GAINESVILLE, Fla. (AP) - It's easy to pinpoint what went wrong for No. 17 Missouri.
It's impossible to find something that went right for the Tigers in an 83-52 loss at No. 10 Florida on Saturday.
Missouri (13-4, 2-2 Southeastern Conference) played without leading scorer Laurence Bowers, who missed his third consecutive game with a sprained ligament in his right knee. Point guard Phil Pressey, who seemingly tried to do too much, finished with two points and a career-high 10 turnovers. And the Tigers were no match for Florida's pressing defense and balanced attack.
The result was the team's worst loss since a 100-63 setback against Kansas State on Feb. 16, 2008.
"They beat us in every facet of the game: loose balls, rebounding, execution on both ends," Tigers coach Frank Haith said. "They just played very, very well, and we didn't play like we need to play to come in here and beat a team the caliber of Florida."
Jabari Brown led the Tigers with 16 points, and Keion Bell added 14 before leaving the game with a sprained ankle.
The Tigers shot 32.7 percent from the field, missed 18 of 24 from 3-point range and were outrebounded by 10. They also had 21 turnovers, which led to 34 points for Florida, had seven shots blocked and never found an offensive or defensive rhythm.
"A lot of the mistakes that we made were just mistakes that we made within ourselves," Bell said. "We didn't really execute. It was kind of what they were doing, but a lot of stuff was self-inflicted."
The Gators jumped all over Missouri from the opening tip, scoring the first nine points and pulling out to a 15-2 lead. The Tigers had six turnovers, including three by Pressey, in the first 8 minutes of the game.
"As a team, we underestimated the amount of pressure that their full-court press would put on us," Bell said.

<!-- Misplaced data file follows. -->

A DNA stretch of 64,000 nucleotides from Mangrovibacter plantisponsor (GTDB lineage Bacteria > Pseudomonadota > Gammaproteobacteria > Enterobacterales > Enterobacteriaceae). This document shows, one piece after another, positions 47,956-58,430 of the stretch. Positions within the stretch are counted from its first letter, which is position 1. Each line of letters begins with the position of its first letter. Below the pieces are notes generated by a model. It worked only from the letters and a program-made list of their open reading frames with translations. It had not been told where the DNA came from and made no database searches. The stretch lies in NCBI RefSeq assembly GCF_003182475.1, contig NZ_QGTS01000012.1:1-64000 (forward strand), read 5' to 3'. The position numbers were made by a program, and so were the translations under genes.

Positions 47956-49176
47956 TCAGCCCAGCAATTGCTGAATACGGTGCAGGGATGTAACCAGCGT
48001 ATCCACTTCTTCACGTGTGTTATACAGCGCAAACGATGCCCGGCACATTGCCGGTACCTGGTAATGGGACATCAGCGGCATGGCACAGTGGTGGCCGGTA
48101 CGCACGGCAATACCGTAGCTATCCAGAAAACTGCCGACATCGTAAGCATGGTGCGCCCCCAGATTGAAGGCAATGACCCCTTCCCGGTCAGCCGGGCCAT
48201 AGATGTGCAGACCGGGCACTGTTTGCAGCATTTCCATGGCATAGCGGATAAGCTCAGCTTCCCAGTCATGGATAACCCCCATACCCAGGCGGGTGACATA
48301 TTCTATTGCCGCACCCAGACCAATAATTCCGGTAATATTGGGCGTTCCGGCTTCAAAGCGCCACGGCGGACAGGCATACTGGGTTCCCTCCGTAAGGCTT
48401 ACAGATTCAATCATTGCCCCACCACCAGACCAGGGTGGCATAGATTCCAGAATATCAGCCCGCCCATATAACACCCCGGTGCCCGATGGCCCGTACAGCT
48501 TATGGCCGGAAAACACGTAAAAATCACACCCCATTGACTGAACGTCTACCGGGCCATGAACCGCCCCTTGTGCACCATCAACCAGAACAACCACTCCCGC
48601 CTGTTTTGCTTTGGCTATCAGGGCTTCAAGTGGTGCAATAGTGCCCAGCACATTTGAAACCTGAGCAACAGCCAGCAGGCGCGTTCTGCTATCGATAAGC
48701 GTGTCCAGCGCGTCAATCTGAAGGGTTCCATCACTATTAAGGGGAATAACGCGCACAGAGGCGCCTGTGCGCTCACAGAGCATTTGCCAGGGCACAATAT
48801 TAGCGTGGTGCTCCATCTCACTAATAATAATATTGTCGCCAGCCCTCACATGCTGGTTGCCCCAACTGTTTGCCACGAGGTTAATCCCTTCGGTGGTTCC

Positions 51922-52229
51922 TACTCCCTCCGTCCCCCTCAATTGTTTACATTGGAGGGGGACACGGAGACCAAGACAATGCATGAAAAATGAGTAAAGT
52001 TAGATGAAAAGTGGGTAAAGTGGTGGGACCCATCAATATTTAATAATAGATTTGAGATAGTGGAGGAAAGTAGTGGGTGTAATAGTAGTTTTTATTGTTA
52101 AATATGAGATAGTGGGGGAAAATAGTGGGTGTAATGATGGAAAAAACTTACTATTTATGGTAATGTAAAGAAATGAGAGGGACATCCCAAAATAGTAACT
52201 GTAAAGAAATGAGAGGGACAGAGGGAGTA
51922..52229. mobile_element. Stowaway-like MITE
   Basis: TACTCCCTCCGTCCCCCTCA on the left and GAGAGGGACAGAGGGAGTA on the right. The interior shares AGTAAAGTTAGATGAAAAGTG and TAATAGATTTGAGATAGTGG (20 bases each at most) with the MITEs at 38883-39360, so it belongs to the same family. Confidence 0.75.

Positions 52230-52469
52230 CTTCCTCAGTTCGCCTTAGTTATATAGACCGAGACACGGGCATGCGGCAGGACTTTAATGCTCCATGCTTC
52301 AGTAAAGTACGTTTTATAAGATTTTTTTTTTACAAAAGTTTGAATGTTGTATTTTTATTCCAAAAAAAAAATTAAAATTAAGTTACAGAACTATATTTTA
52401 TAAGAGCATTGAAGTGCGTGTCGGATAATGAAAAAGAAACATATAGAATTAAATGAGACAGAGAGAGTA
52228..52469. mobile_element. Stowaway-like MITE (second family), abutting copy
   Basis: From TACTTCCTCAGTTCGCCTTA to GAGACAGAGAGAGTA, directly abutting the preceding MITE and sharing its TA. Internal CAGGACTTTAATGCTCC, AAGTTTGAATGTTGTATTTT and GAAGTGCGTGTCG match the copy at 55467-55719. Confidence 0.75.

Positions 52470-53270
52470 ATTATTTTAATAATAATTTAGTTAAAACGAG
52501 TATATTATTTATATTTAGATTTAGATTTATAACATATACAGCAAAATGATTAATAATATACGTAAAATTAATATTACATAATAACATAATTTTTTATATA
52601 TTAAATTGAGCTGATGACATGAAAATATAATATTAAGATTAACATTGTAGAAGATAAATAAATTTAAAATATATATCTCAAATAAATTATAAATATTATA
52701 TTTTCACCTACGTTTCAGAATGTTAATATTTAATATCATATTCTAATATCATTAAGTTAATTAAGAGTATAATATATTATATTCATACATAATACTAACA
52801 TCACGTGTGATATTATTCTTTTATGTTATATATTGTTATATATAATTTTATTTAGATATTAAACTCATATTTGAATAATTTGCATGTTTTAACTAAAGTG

Florida made 13 of its first 18 shots. Things really started getting out of hand for the Tigers when Kenny Boynton got going midway through the first half. He hit a 3 and then made two layups - both off turnovers by Pressey - that put the Gators ahead 29-12.
Florida made it a 20-point game early in the second half and then turned it into a laugher with dunk after dunk. Erik Murphy, Pat Young and Will Yeguete all had slams, giving the sellout crowd at the O'Connell Center everything it wanted from the home team - including coach Billy Donovan's 400th win at Florida.
Donovan became the third coach in Southeastern Conference history to reach 400 wins at the same school, joining Kentucky's Adolph Rupp and LSU's Dale Brown.
No surprise, the dean of SEC coaches credited players past and present.
"It's always special when you have friends and family and your players and your crowd," Donovan said. "But like I said before, all those individual things as it relates to coaching, it's much, much more a reflection on the players I've had a chance to coach here. That's really what it's about. I don't look at them as my wins. ... I never, ever look at those things as being something I did. It's always a `we' thing. There's a lot of people involved."
Just about everyone on Florida's bench chipped in for Donovan's 400th.
Scottie Wilbekin had 13 points and 10 assists, his first career double-double. Murphy finished with 15 points, Kenny Boynton added 14 and Young chipped in nine points, eight rebounds and three blocks. Will Yeguete had 13 points and six boards.
The Gators (14-2, 4-0 SEC), who won their sixth consecutive game, clearly made another statement about being the class of the league.
And they're not even fully healthy.
Yeguete (knee tendinitis), Rosario (sprained ankle), Wilbekin (broken finger) and Murphy (broken rib) all played through injuries. Backup forward Casey Prather missed his second straight game with a high-ankle sprain.
Nonetheless, Florida has won all four SEC games by at least 20 points.
Maybe the most impressive aspect of Florida's latest lopsided victory was Wilbekin's defense. The junior guard shut down Pressey. He pretty did the same to Texas A&M's Elston Turner on Thursday night.
"I thought he tried to take the game on," Haith said of Pressey. "In an environment and a game like this, you've really got to trust your teammates. I'm sure Phil will want to just get to the next one."